Yesterday, when I learned the word defalcate, it reminded me of two other similar sounding words — eructate and flatulate. (However, defalcate is in no way close to the other words in definition!!!) If you have any pre-adolescent boys (and even adolescent ones!) these two other words could be great to have in your vocabulary.
Eructate (i-ruhk-teyt) is a verb that means to belch. Eructate doesn’t refer to a dainty, quiet, burping. Eructating is louder, more forceful. Boys tend to have belching contests. They tend to think it’s cool to belch. On the other hand, mothers tend to want their children to have good manners and belching doesn’t play into having good manners!
We have a saying at our house: You can eructate when you hear the lady of the house eructate. Which means, since the lady of the home (me, the mother) doesn’t particularly like belching and would prefer my children to have good manners, I don’t belch. (Rarely . . . ) So, by saying this, my sons refrain from belching (especially at the dinner table). But they are not extremely upset. Because there is always the slim chance that Mom just might belch. Maybe . . . And if she does, then they can let loose with their own belches! The word eructate is a more genteel word than belching, so if you use the word enough, your children might start saying it, too. And that would add dignity to your sons’ conversation when talking about eructating with their buddies.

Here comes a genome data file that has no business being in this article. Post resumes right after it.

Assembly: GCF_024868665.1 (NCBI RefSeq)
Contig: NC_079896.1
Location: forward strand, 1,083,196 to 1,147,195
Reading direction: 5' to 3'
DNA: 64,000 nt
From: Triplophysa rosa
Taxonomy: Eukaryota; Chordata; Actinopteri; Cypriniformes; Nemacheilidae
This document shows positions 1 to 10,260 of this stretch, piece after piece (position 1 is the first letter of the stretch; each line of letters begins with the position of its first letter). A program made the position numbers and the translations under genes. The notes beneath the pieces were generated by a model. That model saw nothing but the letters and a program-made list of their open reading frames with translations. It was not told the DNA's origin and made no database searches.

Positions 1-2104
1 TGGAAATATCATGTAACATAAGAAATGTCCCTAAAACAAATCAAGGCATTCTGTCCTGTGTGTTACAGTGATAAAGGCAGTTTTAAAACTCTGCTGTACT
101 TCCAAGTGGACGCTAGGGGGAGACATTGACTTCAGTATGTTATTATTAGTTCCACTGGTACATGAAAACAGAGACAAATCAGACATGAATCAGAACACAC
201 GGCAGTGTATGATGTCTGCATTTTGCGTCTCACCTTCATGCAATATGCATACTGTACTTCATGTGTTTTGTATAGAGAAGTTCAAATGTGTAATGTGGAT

The second word that sounds similar to defalcate and eructate is flatulate. Flatulate (fla-choo-leyt) is a verb that means to pass gas. Using the word flatulate is more proper and politely acceptable than using other slang words for this bodily function.
So these two words are good to incorporate into your vocabulary — and for your children (especially the male ones!). It’s one way for your sons to impress their friends with their large vocabulary while still talking about these bodily functions.